Didi Kern & Philipp Quehenberger, Vienna Shelter, 7 June 2011

Nice to catch a gig at Shelter again. I hadn’t been there for over two years, since checking it out for the Time Out guide, and was relieved to discover that nothing much has changed there in the meantime. Guinness and Strongbow are still on draught, the table football is still there and so is the pinball machine. Not that I was there to play retro games, since Kern and Quehenberger were lined up to make a holy, disciplined racket on drums and synths. And speaking of retro, it seems as though this duo have released their first album on cassette only in an edition of 99 copies which is already sold out. Spare copy, anyone? And maybe you could provide me with something to play it on at the same time. I still haven’t heard that Peter Rehberg cassette I bought a year or two ago.

This was the first time I had heard this duo. Quehenberger was new to me as well, although Kern was known to me from his work with Heaven And, Bulbul and Broken Heart Collector as well as his one-off appearance backing Jandek in 2009. On this occasion he dominated proceedings through an extraordinary barrage of polyrhythmic drumming. Switching with ease between forceful anchored rhythms and out-and-out free sections, Kern made the stage his own to such an extent that Quehenberger at times struggled to make his presence felt. The keyboardist kept things bubbling along nicely enough with attractive riffs and melodies, but Kern’s playing was so intensely fluid and total that there often seemed little room for a second instrument. On the other hand, the physicality of Quehenberger’s approach – playing as though hardwired to the keyboard, practically dancing to the insane reach of Kern’s percussive attack – came as a welcome antithesis to the stereotypical image of the immobile synth man prodding sullenly away.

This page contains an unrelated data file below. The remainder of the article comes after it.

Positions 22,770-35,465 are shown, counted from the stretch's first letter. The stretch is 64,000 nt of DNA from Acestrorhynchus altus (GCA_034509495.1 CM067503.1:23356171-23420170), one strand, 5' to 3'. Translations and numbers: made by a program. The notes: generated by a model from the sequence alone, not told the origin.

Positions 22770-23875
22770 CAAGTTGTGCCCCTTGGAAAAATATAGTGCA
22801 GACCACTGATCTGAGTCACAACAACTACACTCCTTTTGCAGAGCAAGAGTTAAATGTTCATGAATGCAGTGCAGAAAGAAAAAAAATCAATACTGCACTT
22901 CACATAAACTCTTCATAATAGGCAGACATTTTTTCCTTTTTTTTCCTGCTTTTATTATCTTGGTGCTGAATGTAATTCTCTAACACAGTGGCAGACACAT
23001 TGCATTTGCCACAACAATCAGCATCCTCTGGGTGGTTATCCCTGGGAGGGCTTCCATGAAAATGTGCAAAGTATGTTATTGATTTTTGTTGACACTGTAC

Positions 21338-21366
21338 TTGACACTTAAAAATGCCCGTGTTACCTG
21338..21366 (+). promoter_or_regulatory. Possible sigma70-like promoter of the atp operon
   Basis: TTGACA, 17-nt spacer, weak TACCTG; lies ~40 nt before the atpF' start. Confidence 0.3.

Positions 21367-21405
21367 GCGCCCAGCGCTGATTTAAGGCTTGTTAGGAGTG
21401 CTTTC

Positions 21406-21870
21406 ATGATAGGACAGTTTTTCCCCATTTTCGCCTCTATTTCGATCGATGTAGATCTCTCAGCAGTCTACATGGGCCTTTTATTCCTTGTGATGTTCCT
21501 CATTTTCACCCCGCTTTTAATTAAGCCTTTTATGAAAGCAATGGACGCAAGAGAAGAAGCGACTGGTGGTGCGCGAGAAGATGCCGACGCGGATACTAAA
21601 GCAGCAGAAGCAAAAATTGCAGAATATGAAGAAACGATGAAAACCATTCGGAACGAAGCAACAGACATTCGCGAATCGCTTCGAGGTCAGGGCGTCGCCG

For the encores the duo were joined by saxophonist Marco Eneidi, leader of the Neu New York/Vienna Institute of Improvised Music, the weekly free jazz blowout at which both Kern and Quehenberger are regular guests. Eneidi’s astringent blasts brought a vivid extra dimension to the music and seemed to lead the keyboard player towards harder, heavier modes of activity. With the warm textures of Quehenberger’s analogue synthesizers melting blissfully into Kern’s infinite rhythms, the duo’s navigation of inner space was as mesmerising as it was heroic.

The Neu New York/Vienna Institute of Improvised Music, Vienna Celeste, 6 April 2009

This evening was just another example of how live music in Vienna has the capacity to constantly surprise and entertain. “The Neu New York/Vienna Institute of Improvised Music” is the peculiar name of a free jazz/improv blow-out session that takes place every Monday at the Celeste bar in the fifth district. The setting is surprising enough in itself: you walk along a quiet, nondescript street, find the bar, go downstairs and suddenly, as if this were the most normal thing in the world, find yourself in the midst of a hundred-odd people, all enjoying the wilfully unco-operative music, the deliciously tasty food available and the general atmosphere of relaxed bonhomie.

Curated and championed by American-born, Austrian resident saxophonist Marco Eneidi, the session consists of a changing cast of jazz and improv musicians who take the stage in various duo, trio and group formats to blast their way through short sets of music. It’s rather like munching your way through a box of chocolates – it doesn’t matter if you come across one that’s not to your taste, because you’re sure to find one that you do like soon enough.

On this particular evening – my first visit to the session, and hopefully not my last – I arrived in the middle of a fairly frantic piece of blowing by Eneidi, accompanied by an agile and vigorous drummer. (Apologies for not knowing the names of most of those who played.) The evening became even more engrossing when Susanna Gartmeyer came along on the bass clarinet, joined by two guitarists and a drummer for a superb slice of bone-crunching improv. Things did go slightly awry next, courtesy of a sub-Haino guitar abuser with a rote, uninspired drummer who bafflingly stuck to one snare drum and one cymbal for pretty much the entire turn, but quickly looked up again with a delightful and infectious workout for burbling analogue synths.

After that, Marco Eneidi returned for another serpentine flare-up on the sax, joined this time by Didi Kern behind the kit. Next up, a fidgety yet compelling improv for guitar, bass and drums, Eric Arn (of Primordial Undermind) peeling off wave after wave of arcing bottleneck slide runs from his acoustic. That was closing time for me, but not for most of those present, who carried on long into the night.